Food manufacturers are constantly looking for ways to ensure that packaging materials and designs are such that the food it contains does not spoil or becomes contaminated.
One company has developed products that could help food be safer, handled better, and stored more efficiently. Namely, Sealed Air Corp.’s has made a bag that not only seals meat, but allows it to be cooked without removing it from the bag first. It also has a temperature-monitoring system for perishable food, and flexible pouches that can store wetter foods in less storage space than cans, reports Nation’s Restaurant News.
“Food contamination can be prevented with proper controls, and packaging is an important part of that,” says Lucian Gray, director, North America Foodservice Business Development for Sealed Air Corp.’s Food Care Division, of which the Cryovac brand food packaging is a part, about the importance of packaging for foodservice operators and their suppliers. “The effort starts from the minute the asparagus or the meat is processed and packaged and continues to the time of consumption.”
Pre-marinated roast, ribs, seafood, and poultry can be held in Cryovac’s vacuum-packed bags and go straight to the oven. “Once you open the package and serve the product, you know it is the first time it has been touched since it was hygienically packaged at the start of the process,” says Gray.
Temperature control is imperative for perishable foods. If these foods are not chilled, they can be contaminated with microbial growth. Until recently, there was been no way to know whether the food has been exposed to unsafe temperatures during shipping, handling, or storage.
The company’s air temperature system uses a time and temperature system as well as a radio frequency identification tag (RFID) that it hopes can become standard on such products. Nation’s Restaurant News explains further how the system works:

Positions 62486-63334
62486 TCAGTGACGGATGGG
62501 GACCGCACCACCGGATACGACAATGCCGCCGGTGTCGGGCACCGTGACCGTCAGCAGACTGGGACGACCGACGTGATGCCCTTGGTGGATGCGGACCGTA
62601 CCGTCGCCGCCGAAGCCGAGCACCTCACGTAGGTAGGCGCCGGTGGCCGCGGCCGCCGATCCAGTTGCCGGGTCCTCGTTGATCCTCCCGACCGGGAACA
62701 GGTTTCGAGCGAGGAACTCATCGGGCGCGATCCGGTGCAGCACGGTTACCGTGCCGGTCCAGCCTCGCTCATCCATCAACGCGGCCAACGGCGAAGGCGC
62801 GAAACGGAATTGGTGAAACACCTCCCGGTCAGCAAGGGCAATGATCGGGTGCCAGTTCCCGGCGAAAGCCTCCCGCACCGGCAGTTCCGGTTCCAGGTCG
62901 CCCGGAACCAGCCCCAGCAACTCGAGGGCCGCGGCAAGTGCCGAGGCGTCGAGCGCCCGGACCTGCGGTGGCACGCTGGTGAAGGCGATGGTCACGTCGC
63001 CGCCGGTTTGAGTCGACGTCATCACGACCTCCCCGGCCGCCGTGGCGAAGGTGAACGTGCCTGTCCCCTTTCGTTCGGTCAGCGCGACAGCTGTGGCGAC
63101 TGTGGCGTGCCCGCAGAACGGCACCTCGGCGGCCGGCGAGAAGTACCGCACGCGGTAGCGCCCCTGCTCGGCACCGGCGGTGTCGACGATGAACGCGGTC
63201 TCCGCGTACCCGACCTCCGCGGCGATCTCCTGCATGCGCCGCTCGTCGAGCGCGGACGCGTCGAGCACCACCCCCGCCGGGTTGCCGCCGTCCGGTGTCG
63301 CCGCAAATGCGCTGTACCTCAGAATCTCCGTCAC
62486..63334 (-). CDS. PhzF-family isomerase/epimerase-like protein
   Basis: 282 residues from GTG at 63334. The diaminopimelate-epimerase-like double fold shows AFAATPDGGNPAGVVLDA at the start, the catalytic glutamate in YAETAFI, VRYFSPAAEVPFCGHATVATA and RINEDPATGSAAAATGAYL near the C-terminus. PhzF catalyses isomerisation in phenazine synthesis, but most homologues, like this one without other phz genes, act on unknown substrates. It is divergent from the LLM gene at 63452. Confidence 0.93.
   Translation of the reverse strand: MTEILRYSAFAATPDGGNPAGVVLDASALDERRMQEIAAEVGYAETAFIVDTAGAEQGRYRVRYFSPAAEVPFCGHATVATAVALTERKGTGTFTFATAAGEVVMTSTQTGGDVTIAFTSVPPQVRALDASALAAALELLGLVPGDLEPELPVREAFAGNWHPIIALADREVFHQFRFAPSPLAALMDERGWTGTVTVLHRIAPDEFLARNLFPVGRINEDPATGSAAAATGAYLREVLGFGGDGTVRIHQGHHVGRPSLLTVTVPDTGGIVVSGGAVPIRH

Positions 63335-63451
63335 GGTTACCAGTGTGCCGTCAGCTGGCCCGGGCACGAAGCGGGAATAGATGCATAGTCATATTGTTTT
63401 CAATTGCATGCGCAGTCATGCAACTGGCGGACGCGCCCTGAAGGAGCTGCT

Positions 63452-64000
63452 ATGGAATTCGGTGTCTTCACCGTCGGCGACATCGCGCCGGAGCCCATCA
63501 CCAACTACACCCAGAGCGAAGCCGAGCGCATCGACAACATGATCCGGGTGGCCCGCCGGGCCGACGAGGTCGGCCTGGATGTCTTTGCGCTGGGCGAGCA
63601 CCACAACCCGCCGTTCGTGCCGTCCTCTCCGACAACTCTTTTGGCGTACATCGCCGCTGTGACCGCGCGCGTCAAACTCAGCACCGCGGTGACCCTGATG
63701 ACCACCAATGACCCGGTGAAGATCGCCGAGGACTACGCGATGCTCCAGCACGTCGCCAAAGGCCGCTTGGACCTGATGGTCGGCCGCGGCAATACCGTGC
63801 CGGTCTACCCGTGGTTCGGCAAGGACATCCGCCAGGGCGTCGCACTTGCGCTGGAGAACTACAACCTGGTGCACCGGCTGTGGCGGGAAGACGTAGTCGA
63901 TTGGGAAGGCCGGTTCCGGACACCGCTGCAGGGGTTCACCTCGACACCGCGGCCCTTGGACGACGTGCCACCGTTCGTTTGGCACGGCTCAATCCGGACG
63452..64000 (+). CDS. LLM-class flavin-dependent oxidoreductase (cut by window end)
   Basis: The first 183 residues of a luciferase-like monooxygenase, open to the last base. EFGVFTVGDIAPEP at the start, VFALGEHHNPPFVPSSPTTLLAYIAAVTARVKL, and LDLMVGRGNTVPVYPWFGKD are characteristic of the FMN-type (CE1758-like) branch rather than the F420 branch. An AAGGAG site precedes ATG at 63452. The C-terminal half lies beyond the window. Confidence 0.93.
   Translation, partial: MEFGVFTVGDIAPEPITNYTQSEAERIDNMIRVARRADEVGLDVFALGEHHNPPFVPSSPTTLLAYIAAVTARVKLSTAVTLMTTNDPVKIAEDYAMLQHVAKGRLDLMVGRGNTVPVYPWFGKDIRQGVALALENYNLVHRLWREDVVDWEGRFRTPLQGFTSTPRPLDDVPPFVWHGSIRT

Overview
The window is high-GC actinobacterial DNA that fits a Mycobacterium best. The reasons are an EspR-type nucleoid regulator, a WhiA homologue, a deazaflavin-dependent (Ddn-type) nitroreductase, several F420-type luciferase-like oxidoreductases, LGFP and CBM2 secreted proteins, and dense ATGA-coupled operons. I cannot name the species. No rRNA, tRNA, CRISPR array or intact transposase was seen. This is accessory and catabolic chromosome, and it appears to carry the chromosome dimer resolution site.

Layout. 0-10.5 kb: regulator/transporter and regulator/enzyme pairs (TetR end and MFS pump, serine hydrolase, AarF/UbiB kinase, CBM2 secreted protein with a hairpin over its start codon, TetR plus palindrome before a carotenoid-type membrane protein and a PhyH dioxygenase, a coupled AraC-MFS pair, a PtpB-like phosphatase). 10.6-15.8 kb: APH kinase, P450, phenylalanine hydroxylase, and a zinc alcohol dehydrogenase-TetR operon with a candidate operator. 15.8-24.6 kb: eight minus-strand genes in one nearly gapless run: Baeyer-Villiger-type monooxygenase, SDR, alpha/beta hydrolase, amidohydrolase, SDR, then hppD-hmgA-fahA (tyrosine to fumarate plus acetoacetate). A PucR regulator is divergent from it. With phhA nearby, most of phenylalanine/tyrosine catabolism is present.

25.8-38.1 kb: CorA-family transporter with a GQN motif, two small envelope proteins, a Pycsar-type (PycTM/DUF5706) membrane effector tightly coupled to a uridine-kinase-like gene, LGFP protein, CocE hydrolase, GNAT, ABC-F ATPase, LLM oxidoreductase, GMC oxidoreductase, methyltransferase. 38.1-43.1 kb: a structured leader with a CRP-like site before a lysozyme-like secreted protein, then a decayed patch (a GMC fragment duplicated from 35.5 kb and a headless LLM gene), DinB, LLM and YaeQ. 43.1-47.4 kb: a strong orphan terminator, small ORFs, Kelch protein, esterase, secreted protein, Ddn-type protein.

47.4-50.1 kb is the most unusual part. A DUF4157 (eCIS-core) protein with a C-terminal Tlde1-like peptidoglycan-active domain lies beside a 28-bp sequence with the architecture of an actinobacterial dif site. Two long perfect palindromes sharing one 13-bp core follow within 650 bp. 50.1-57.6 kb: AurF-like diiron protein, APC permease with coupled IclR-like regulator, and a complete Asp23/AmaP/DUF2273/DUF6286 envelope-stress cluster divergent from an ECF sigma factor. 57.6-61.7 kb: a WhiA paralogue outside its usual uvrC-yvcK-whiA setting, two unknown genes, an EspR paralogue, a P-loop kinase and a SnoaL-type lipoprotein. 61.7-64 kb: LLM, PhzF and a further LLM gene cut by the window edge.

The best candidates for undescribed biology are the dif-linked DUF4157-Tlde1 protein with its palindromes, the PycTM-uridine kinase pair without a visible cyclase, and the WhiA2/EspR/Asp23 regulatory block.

The tag can be ordered pre-configured for a product’s temperature spec. The food supplier simply presses the button, activating the tag, to begin monitoring temperature. When the product arrives, the operator can press the button again to see if the product has stayed within the desired temperature range. Scanning the tag with an RFID reader uploads the data to a cloud-based storage site that records the temperatures the product has been exposed to and the length of time it has been exposed since it left the plant.
Each step can be performed without opening the package and risking contamination. “This gives operators confidence that the food they are putting into their operation has 100 percent integrity and never been abused,” Gray says.
The company also has developed flexible pouches with an oxygen-scavenging technology built into the film that protects the contents against oxidation, which will help them stay fresher longer. Flexible pouches are more compact, space-efficient, and lighter than cans.
“Unlike cans, pouches lay flat in a cube, so you can fit more product into less space,” Gray says. No can opener is required, and no metal shavings can contaminate the food.
Technicians at Polymer Solutions can help companies developing products like those coming from Sealed Air Corp. They can test packaging to ensure that it is within regulatory requirements. Or it can help manufacturers determine the layer thickness of packaging films and identify particles contained within films.